Here, the ALJ provided three grounds for finding plaintiff incredible: (1) the medical evidence did not support plaintiff's allegations; (2) plaintiff's activities of daily living (" ADL") " appear[ed] to be inconsistent" with plaintiff's testimony; and (3) plaintiff performed unpaid work for her husband and temporary work as a music teacher. (AR 18.) The ALJ also asserted that plaintiff's medical records did not clearly document a disability lasting the requisite 12-month durational period.[2] (AR 18.) The Court finds these grounds are insufficient to discredit plaintiff's testimony regarding her lymphedema.

First, the ALJ did not specify which ADL were inconsistent with plaintiff's testimony regarding her lymphedema. ( See AR 18.) Arguably, this omission alone renders plaintiff's ADL infirm as grounds for finding her incredible, as the Court is left guessing as to the ALJ's reasoning. See Bunnell, 947 F.2d at 346 (" A reviewing court should not be forced to speculate as to the grounds for an adjudicator's rejection of a claimant's allegations of disabling pain"); see also Burch v. Barnhart, 400 F.3d 676, 680-81 (9th Cir. 2005) (ALJ may discredit claimant's allegations by citing ADL involving skills transferrable to workplace, " upon making specific findings relating to those activities " (emphasis added)).

Nor is it evident to the Court that the record reveals the inconsistency the ALJ cited. Plaintiff claimed, in essence, that her lymphedema limited her ability to reach and carry with her left arm and indirectly resulted in pain in her right shoulder and elbow. Her testimony regarding her ADL was consistent with those claims. She testified that she received ample assistance around the house, did not carry heavy objects with her left arm, and performed only occasional work for her husband. She made similar statements in the October 2009 function report.

Moreover, there is no evidence that she engaged in the ADL at issue to a degree that would translate to a workplace setting. Therefore, contrary to defendant's assertion (JS 33-34), the fact that plaintiff could perform some ADL, such as washing dishes, does not undermine her claims. See Vertigan v. Halter, 260 F.3d 1044, 1050 (9th Cir. 2001) (daily activities such as grocery shopping, driving, or walking for exercise do not undermine subjective claims unless activities consume " substantial part " of day (emphasis in original)). Thus, plaintiff's ADL are not a clear and convincing reason to reject her lymphedema testimony.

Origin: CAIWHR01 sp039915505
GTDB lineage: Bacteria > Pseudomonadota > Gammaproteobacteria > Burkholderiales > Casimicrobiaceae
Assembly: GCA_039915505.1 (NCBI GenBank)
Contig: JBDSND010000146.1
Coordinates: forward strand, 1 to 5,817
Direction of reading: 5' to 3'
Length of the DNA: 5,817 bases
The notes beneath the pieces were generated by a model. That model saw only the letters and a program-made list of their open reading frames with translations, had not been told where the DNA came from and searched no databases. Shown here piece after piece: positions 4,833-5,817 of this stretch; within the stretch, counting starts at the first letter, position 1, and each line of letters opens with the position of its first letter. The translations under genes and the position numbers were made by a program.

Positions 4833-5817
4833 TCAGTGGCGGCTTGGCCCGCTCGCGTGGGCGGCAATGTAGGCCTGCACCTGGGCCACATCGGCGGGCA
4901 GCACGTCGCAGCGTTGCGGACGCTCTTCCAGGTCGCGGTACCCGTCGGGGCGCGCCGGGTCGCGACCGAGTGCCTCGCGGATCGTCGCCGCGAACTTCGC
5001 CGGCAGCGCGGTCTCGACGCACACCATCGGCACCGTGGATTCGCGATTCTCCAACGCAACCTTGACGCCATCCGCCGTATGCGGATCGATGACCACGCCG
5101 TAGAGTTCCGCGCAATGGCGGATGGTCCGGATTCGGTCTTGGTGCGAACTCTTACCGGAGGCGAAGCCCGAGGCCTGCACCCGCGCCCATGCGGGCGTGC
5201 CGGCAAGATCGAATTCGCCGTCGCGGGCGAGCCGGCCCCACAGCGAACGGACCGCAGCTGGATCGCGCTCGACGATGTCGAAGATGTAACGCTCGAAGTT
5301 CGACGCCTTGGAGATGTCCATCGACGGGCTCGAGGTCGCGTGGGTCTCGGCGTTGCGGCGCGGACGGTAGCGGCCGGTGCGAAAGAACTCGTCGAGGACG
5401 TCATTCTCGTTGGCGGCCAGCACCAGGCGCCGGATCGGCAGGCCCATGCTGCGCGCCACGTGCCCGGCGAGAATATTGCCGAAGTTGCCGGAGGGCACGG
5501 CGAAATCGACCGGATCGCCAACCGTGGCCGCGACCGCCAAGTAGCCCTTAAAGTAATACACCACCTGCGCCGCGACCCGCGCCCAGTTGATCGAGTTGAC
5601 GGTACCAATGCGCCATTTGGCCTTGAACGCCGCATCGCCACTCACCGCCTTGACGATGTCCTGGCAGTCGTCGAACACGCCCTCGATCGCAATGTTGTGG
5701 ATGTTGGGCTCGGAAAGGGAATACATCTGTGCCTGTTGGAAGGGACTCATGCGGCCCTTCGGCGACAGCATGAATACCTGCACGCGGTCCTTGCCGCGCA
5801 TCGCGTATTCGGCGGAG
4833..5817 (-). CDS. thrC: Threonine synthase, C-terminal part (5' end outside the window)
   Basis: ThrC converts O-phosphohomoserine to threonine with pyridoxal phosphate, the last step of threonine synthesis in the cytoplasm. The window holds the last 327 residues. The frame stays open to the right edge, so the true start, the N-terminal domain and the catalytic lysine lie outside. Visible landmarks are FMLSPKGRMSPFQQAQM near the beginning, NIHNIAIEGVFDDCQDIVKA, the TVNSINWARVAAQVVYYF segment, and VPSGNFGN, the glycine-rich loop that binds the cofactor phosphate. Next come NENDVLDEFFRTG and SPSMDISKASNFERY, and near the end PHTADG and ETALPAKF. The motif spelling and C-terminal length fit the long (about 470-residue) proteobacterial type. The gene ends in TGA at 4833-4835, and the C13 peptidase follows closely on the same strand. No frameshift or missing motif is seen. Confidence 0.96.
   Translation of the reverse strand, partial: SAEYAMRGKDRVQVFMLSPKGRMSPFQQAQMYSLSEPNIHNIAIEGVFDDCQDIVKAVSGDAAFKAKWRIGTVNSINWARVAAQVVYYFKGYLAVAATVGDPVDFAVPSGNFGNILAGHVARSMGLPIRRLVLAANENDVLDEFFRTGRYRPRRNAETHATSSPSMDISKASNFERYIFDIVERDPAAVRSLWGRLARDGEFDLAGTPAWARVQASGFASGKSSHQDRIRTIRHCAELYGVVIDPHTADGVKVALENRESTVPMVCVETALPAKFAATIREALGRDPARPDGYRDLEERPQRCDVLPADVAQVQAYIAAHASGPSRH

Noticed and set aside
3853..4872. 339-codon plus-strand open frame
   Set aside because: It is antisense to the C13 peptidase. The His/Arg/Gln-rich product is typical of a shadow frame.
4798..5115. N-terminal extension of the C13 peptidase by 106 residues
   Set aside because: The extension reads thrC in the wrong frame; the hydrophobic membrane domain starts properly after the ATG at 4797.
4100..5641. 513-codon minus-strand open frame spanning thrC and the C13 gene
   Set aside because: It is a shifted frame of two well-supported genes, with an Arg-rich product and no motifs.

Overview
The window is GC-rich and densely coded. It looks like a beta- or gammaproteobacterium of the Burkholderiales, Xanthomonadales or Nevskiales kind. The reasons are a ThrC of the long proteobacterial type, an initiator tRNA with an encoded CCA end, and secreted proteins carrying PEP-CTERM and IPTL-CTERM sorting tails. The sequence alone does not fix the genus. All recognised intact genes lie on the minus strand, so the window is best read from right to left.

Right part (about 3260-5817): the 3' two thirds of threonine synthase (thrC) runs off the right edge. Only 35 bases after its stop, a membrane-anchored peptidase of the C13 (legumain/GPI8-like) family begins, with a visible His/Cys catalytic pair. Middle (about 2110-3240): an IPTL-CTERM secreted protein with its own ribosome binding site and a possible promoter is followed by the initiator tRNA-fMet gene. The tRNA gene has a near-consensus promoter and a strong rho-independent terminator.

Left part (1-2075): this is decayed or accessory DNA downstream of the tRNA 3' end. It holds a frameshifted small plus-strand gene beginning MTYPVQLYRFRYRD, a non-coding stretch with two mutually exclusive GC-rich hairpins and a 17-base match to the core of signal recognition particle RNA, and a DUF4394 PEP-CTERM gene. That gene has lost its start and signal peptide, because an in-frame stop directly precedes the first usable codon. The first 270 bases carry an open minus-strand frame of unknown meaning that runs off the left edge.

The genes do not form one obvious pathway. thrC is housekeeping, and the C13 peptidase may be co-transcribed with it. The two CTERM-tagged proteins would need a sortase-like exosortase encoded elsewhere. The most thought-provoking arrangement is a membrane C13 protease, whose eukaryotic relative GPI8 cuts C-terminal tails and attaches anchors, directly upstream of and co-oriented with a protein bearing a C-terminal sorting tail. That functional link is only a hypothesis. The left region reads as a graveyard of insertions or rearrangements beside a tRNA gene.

Second, there is no indication that plaintiff's work for her husband involved reaching or carrying with her left arm, or that it required significant use of her right shoulder and elbow. Neither the ALJ nor defendant points to evidence to counter plaintiff's testimony that the work was irregular, performed from home, and involved mainly (or entirely) working on her laptop. Defendant nonetheless insists that plaintiff's work for her husband is " relevant" to her credibility (JS 34), but relevance is not the standard. It must be a convincing reason to doubt her claimed limitations, Benton, 331 F.3d at 1040, and it is not. As to plaintiff's temporary music teacher work, defendant concedes that it is irrelevant, as there is no evidence that it occurred after plaintiff's mastectomy. (JS 34.) Accordingly, plaintiff's work is an improper ground for finding her incredible.

Third, an ALJ may not reject subjective symptom testimony solely because there is no objective medical evidence showing that the impairment can reasonably produce the degree of symptom alleged. Smolen v. Chater, 80 F.3d 1273, 1282 (9th Cir. 1996). Thus, the alleged lack of objective medical evidence fails as a ground for finding plaintiff incredible, as the ALJ's other, non-medical reasons are invalid. In addition, it is not clear from the ALJ's decision how the medical evidence weakens plaintiff's subjective claims. ( See AR 19.) In her general discussion of the medical evidence (AR 17), the ALJ noted only that plaintiff's lymphedema first appeared in July 2009, had lessened by August 2009, and was " controlled" by radiation and a compression sleeve by October 2009. (AR 17; see AR 423, 440, 442-43.) By November 2009, the ALJ asserted, the lymphedema " was present in the left arm only." (AR 17.)